If you're going to develop a self-driving test vehicle, why not make it one that passengers would enjoy riding in?

Perhaps that's the logic behind Toyota's choice of its new Lexus LS large luxury sedan as the basis for the P4, its latest automated-driving test vehicle—unveiled yesterday by the Toyota Research Institute, or TRI.

The self-driving test car, recognizably a Lexus sedan with additional hardware and sensors, will be introduced on Monday at the huge Consumer Electronics Show in Las Vegas and also appear at the Detroit auto show the following week.

CES, as it's known, has increasingly become a showcase for the world's carmakers to debut advanced vehicles and prototypes, from those with long-range fully electric power to self-driving vehicles for large-scale tests leading toward future product launches.

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Once cars are fabricated this spring at the company's advanced R&D facility in York Township, Michigan, the TRI-P4 will let Toyota test two suites of software for two different functions.

The first is fully autonomous self-driving (what the company calls Chauffeur), which it suggests might first be used in "a restricted driving domain" before evolving into full use under any circumstances, known as Level 5 autonomy.

The other track of tests includes further advances in its suite of active-safety systems that "amplify human performance behind the wheel, not replace it," which Toyota calls Guardian.

Toyota Research Institute P4 Automated Driving Test Vehicle

Toyota Research Institute P4 Automated Driving Test Vehicle

Both development efforts draw data from a single pool of hardware installed on the base car, which TRI notes is more capable, more compact, and adds additional sensor hardware to previous generations of test vehicle.

Those include two additional cameras to increase the car's side views, and new imaging sensors pointed to the front and back that offer higher dynamic range from updated processor chips.

Toyota says it's optimized the radar system to increase the car's field of view, with a particular focus on close-range sensing around the car's perimeter.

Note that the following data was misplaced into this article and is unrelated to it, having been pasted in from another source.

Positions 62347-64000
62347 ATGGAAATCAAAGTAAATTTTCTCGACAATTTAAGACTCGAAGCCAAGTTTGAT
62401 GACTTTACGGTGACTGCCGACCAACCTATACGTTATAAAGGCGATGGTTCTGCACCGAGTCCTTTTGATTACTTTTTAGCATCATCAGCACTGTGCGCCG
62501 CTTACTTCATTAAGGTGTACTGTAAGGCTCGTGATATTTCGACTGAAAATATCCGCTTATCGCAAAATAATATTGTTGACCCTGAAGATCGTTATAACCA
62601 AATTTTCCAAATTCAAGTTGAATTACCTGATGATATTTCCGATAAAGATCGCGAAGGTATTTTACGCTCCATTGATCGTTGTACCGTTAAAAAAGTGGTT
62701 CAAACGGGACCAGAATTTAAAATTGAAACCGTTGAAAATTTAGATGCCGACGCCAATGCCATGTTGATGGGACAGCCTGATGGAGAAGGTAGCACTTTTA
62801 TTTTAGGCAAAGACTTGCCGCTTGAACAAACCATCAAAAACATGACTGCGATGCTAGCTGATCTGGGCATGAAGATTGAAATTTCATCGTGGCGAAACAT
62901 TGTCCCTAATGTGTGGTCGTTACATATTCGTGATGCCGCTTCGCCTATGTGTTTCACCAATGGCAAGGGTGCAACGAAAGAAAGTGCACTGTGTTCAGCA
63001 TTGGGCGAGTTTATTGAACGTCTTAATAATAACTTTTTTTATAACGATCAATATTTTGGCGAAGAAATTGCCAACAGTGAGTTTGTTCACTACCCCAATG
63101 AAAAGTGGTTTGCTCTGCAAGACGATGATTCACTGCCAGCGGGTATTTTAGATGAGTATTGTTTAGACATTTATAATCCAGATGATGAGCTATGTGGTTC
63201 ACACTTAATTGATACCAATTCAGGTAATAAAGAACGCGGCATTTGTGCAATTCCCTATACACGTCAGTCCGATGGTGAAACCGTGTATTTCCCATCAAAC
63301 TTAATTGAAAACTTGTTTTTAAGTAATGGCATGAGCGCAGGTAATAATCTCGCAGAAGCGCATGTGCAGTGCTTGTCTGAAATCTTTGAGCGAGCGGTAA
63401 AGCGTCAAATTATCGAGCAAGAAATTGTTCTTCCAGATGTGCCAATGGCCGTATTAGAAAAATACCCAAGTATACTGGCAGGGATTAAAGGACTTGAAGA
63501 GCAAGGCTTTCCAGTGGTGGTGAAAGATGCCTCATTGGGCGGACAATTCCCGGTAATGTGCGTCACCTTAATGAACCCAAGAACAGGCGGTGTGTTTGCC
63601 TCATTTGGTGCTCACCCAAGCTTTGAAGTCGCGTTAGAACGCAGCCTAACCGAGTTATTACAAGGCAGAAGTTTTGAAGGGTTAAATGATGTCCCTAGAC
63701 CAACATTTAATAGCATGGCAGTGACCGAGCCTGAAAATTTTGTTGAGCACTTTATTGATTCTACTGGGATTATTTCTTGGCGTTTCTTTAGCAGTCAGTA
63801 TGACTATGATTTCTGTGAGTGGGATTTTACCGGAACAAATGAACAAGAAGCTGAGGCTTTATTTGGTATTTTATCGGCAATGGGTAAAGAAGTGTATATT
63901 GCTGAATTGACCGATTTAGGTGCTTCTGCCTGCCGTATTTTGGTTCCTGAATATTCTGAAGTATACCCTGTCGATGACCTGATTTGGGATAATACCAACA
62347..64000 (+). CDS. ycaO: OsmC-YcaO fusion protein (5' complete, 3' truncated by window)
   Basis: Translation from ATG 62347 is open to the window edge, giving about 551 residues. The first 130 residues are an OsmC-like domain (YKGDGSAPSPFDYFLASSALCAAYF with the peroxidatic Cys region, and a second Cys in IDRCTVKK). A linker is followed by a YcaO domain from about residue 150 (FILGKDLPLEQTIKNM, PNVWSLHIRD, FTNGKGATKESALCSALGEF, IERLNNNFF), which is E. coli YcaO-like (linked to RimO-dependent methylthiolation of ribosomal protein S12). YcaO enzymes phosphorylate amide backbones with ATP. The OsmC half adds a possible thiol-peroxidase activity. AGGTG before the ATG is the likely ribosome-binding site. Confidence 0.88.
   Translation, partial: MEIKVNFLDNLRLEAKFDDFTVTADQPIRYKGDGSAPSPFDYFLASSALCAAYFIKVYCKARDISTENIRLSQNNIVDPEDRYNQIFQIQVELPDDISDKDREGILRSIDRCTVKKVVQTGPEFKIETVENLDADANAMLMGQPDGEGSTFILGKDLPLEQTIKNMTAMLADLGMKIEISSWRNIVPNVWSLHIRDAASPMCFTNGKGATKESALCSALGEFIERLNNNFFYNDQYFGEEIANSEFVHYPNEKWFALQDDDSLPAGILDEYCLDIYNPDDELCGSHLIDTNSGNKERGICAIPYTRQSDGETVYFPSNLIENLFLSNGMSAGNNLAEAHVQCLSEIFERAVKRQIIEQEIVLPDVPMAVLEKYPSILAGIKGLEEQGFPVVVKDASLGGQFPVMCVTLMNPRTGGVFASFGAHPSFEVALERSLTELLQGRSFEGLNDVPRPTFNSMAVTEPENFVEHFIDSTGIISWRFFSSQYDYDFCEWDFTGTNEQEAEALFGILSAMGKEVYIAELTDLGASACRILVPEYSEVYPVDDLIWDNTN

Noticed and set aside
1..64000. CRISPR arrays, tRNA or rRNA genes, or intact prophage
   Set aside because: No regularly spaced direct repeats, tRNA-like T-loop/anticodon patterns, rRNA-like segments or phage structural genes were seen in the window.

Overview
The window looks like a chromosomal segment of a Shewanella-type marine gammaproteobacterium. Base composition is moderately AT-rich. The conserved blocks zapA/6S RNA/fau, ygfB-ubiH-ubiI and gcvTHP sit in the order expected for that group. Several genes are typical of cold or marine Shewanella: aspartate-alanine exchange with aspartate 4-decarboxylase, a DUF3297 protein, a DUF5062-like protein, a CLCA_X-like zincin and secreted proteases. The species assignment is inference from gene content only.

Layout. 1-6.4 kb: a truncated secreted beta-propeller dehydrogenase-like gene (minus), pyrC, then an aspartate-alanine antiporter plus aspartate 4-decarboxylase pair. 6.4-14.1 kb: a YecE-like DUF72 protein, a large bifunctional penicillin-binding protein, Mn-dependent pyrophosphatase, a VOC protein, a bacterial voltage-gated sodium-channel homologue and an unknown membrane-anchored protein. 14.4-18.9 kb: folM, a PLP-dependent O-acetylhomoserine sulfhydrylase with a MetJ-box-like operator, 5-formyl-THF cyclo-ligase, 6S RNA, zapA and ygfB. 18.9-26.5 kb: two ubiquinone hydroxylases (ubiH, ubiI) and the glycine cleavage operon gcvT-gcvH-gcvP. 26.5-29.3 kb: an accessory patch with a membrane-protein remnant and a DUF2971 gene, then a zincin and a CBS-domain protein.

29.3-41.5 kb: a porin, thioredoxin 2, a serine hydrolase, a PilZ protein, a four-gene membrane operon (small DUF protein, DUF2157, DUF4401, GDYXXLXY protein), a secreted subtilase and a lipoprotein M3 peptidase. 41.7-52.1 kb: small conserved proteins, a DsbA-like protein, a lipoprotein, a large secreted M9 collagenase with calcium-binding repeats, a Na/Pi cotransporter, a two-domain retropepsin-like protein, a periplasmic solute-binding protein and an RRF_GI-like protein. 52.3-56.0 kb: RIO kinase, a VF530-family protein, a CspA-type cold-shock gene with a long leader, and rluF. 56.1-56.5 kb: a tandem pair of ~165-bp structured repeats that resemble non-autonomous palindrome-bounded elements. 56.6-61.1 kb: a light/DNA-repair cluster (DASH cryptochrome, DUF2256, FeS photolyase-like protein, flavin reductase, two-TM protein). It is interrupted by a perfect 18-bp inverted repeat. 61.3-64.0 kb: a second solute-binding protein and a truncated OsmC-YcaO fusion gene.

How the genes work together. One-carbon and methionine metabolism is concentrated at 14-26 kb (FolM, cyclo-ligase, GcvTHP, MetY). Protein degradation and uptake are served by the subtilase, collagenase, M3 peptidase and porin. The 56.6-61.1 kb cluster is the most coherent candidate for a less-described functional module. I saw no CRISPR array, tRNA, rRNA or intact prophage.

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The P4's Lidar system, which uses eight heads to scan a 360-degree field around the vehicle, is carried over from the previous P3 test car.

Some of the greatest advances, TRI says, lie in the P4's computing abilities. Though Toyota didn't provide specifications, its "greater computing power" allows faster processing of sensor inputs, quicker reactions to its surroundings, and quicker evolution of its algorithms for machine learning.

The packaging of that computing hardware has been rethought, with the housing mounted vertically against the bulkhead behind the rear seat. Technicians can fold it down into the trunk to get access to the components, but the balance of the trunk volume retains its standard depth.

Toyota Research Institute P4 Automated Driving Test Vehicle

Toyota Research Institute P4 Automated Driving Test Vehicle

Finally, the high-voltage hybrid battery in the Lexus LS now powers all of the computing, meaning the 12-volt starter and accessory battery serves solely as a backup source. Although Toyota dpesn't say so much, it's likely that this involves some of the components from an LS hybrid, put to the task of powering all the added gear.

The car looks far less like an experimental technology R&D prototype than similar vehicles from other makers.

Aside from what looks like a low, sleek, streamlined luggage carrier covering its roof, only the side sensors on the fenders between front wheels and doors give away its special mission. Though perhaps the labels and graphics it carries may give away its special mission.

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The design shows "a holistic approach" to integrating such complex hardware, according to Scott Roller, senior lead designer at CALTY Design Research in Ann Arbor, Michigan.

He says the car embodies "a fluid, surface-embracing advanced technology loosely inspired by science fiction."

Toyota will provide some travel expenses to enable Internet Brands Automotive to cover its various announcements at the Consumer Electronics Show.